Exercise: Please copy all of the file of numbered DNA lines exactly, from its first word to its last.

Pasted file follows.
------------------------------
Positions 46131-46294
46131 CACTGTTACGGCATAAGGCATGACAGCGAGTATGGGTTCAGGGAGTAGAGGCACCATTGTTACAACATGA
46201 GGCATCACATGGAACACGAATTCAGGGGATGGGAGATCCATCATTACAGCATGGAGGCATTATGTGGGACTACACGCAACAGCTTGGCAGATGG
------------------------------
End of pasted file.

Positions 46131-46294
46131 CACTGTTACGGCATAAGGCATGACAGCGAGTATGGGTTCAGGGAGTAGAGGCACCATTGTTACAACATGA
46201 GGCATCACATGGAACACGAATTCAGGGGATGGGAGATCCATCATTACAGCATGGAGGCATTATGTGGGACTACACGCAACAGCTTGGCAGATGG